Safety plan means secure Flying Pig Marathon

Planning done in wake of Boston bombings

CINCINNATI - The 15th running of the Flying Pig Marathon was safe, secure and successful, according to Executive Director Iris Simpson-Bush.
That was due in large part to the extra security planning that took place after the bombings during the Boston Marathon on April 15.

"I think our entire community should feel good that the resources are here when we need them," Simpson-Bush said. "They're responsive to our needs, careful to preplan and those plans were seamlessly carried out."

Police were hard at work along the 26.2-mile course several hours before the 6:30 a.m. start of the race on Mehring Way outside Paul Brown Stadium.

Explosive-sniffing dogs checked cars, bags, trash cans and anything else that might pose a security threat.

Cincinnati Police SWAT team members were dressed in full assault gear.

Members of several branches of the military assisted hundreds of volunteers in staffing checkpoints.

Runners immediately noticed the heightened activity.

"I was a little nervous seeing all of the extra people and police officers down here guarding, but it makes me feel a lot safer out here running," said Rachel Yarman of West Price Hill.

Mike and Lynn Carney stopped to gaze at the security maze laid out before them and lamented that a sport as pure as running needed such protection.

"Pretty soon, I expect to see it in any venue that has this many people involved," Mike Carney said.

"We can't let it stop us," Lynn Carney added. "We gotta have fun."

Runners and spectators had been warned for weeks that anything brought to the course had to be in clear plastic bags that were widely distributed.

Delhi Township resident Jill Lapari said that part of the security plan made her feel extra safe.

"It was really easy," she said. "They supplied us with the bags and told us exactly what to bring and I don't think anyone's having a problem."

People who didn't get the word and still brought backpacks to the area had to empty the contents into clear plastic bags.

The race began without incident at 6:30 a.m. after a moment of silence for the Boston victims and the singing of Boston's favorite song, "Sweet Caroline."

Cloudy skies that had produced a few early raindrops cleared to let the rising sun create a rainbow set against a striking background of orange-shaded clouds.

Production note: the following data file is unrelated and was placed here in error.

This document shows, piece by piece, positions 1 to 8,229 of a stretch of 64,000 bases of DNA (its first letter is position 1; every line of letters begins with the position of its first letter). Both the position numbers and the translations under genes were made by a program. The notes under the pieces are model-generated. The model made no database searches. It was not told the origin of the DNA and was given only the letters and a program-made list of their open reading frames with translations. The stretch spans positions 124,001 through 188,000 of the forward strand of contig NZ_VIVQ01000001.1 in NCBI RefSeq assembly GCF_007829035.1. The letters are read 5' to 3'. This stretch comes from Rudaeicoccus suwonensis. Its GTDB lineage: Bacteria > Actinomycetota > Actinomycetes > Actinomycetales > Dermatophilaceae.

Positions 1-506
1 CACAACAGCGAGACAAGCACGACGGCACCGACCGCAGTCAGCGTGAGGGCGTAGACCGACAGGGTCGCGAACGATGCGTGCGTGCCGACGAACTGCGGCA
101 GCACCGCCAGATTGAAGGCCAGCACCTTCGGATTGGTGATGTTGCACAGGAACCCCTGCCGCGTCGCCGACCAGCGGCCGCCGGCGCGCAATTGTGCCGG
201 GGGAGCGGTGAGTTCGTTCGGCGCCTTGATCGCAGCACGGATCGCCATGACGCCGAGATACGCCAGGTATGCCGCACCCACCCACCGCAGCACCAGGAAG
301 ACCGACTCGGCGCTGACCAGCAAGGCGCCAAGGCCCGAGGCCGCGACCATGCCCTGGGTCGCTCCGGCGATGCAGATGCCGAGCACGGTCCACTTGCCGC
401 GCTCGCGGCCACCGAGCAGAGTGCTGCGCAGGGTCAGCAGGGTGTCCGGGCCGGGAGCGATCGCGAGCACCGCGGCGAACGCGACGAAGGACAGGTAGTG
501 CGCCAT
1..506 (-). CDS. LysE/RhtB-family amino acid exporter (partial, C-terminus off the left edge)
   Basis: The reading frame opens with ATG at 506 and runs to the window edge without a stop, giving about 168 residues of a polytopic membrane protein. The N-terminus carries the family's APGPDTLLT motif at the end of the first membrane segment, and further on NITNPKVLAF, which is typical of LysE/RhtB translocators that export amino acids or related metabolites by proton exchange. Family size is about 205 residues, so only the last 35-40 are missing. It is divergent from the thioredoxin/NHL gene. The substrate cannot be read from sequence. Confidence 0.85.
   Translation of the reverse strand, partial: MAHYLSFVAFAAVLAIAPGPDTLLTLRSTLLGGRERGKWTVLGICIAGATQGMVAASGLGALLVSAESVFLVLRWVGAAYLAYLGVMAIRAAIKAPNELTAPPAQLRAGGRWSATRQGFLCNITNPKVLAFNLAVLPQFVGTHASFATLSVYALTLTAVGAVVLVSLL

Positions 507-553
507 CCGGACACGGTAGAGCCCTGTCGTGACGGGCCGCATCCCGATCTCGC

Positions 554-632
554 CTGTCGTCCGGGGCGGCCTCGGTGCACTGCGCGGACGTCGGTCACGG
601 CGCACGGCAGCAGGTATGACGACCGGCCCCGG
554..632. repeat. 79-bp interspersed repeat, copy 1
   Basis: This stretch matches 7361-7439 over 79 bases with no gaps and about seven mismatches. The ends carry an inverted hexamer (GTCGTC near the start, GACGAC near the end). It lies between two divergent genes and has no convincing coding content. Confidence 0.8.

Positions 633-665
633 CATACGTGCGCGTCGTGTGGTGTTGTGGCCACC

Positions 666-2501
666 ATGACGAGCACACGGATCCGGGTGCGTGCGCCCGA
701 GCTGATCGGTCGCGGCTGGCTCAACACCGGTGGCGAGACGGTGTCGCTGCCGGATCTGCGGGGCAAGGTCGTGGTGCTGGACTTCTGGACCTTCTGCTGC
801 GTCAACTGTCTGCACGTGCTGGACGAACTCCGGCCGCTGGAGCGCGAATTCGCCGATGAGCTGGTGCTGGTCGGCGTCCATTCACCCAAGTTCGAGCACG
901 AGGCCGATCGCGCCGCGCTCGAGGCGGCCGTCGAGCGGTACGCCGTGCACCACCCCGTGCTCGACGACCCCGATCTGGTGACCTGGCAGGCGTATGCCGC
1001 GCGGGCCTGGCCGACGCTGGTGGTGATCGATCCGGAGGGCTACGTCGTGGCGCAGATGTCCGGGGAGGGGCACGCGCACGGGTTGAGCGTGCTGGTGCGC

In just over an hour, Justin Scheid of Sparta, N.J., crossed the finish line to win the Border Energy Half-Marathon. Leslie Kraus of Cleves repeated as the women's champion.

Sergio Reyes was a repeat winner in the full marathon with a time of 2:21:51 and admitted that Boston was on his mind at times during the race.

"No amount of pain that I go through today will even compare to what people went through there," he said.
"It's great to see local law enforcement doing their job and really just maintaining a presence throughout the race."

The women's champion, Rebecca Walter, of Bloomington, Ind., finished her first marathon in her first visit to Cincinnati in 2:53:58. She noticed the extra security along the course.

"It's sad and it's maddening all the way around, but it's still nice to see a record crowd of 34,000 people come out today," she said.

Most runners concentrated on the pavement in front of them to finish their particular race.

"When I saw people with Boston shirts on during the race, I thought of it, but at the finish line I didn't think of it at all," said Debbie Bereda of West Chester Township.

Amelia's Baron Hill said he liked the extra safety forces on the course -- especially when many of them cheered on the runners.

"I don't know if it really impacted my personal race or anything like that, but I definitely could tell there was a lot of security," he said.

Spectators couldn't miss the large number of law enforcement personnel at the finish line, but Anderson Township's Becka Logan said it didn't deter from her family enjoying the race.

She was cheering on her husband along with their children plus her niece and nephew.

"I think it's good," she said. "My whole family's from Boston so we were happy that we had security here at the race."

Despite the success of the 15th Flying Pig, it's a safe bet that organizers will sit down soon with police to review everything that happened during the race.

If changes need to be made, they'll be in place for the 16th race in May 2014.

Print this article Back to Top